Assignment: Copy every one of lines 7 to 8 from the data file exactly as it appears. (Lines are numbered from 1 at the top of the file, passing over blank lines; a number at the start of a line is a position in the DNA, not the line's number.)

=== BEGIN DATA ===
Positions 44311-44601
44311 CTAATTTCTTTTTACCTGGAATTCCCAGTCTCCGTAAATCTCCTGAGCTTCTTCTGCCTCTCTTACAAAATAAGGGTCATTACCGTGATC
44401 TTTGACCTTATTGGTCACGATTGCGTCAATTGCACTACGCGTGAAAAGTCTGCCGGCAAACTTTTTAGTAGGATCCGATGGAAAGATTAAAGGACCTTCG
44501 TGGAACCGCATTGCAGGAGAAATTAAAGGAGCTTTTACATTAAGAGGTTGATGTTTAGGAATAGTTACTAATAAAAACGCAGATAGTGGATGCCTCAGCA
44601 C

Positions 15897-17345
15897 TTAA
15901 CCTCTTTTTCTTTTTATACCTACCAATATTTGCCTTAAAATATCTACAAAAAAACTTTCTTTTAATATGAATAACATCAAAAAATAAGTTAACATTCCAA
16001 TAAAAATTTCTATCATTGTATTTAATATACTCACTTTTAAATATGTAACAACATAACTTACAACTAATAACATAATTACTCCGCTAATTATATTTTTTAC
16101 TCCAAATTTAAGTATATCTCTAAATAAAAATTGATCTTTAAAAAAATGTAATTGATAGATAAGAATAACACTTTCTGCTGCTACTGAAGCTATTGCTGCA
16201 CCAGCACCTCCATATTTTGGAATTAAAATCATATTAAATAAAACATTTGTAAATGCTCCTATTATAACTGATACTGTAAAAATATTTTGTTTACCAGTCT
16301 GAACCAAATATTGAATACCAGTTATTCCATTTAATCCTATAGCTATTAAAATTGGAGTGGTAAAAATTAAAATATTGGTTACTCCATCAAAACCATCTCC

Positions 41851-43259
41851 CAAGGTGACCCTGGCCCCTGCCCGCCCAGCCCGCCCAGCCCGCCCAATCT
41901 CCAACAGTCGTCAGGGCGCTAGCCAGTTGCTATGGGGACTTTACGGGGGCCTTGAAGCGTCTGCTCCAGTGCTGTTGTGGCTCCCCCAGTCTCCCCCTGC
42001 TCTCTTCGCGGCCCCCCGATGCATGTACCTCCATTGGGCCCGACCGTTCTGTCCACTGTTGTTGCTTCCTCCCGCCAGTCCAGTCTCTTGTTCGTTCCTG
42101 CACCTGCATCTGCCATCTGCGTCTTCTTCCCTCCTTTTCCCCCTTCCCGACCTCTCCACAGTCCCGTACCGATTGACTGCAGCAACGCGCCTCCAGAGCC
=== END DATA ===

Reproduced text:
15897 TTAA
15901 CCTCTTTTTCTTTTTATACCTACCAATATTTGCCTTAAAATATCTACAAAAAAACTTTCTTTTAATATGAATAACATCAAAAAATAAGTTAACATTCCAA